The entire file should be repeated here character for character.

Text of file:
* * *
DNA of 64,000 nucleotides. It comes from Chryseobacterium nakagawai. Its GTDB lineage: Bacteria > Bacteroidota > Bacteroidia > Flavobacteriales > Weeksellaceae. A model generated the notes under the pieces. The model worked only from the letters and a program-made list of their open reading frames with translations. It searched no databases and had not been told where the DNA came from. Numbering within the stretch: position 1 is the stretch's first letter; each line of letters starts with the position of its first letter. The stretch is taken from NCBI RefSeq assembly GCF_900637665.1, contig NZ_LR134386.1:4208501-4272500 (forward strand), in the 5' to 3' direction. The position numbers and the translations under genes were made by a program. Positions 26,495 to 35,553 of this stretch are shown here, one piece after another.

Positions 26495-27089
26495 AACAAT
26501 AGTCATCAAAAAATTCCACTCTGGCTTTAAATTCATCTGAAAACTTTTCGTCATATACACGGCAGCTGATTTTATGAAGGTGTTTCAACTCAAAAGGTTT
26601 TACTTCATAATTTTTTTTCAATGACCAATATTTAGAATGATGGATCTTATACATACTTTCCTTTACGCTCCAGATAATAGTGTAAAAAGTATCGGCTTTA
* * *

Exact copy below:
DNA of 64,000 nucleotides. It comes from Chryseobacterium nakagawai. Its GTDB lineage: Bacteria > Bacteroidota > Bacteroidia > Flavobacteriales > Weeksellaceae. A model generated the notes under the pieces. The model worked only from the letters and a program-made list of their open reading frames with translations. It searched no databases and had not been told where the DNA came from. Numbering within the stretch: position 1 is the stretch's first letter; each line of letters starts with the position of its first letter. The stretch is taken from NCBI RefSeq assembly GCF_900637665.1, contig NZ_LR134386.1:4208501-4272500 (forward strand), in the 5' to 3' direction. The position numbers and the translations under genes were made by a program. Positions 26,495 to 35,553 of this stretch are shown here, one piece after another.

Positions 26495-27089
26495 AACAAT
26501 AGTCATCAAAAAATTCCACTCTGGCTTTAAATTCATCTGAAAACTTTTCGTCATATACACGGCAGCTGATTTTATGAAGGTGTTTCAACTCAAAAGGTTT
26601 TACTTCATAATTTTTTTTCAATGACCAATATTTAGAATGATGGATCTTATACATACTTTCCTTTACGCTCCAGATAATAGTGTAAAAAGTATCGGCTTTA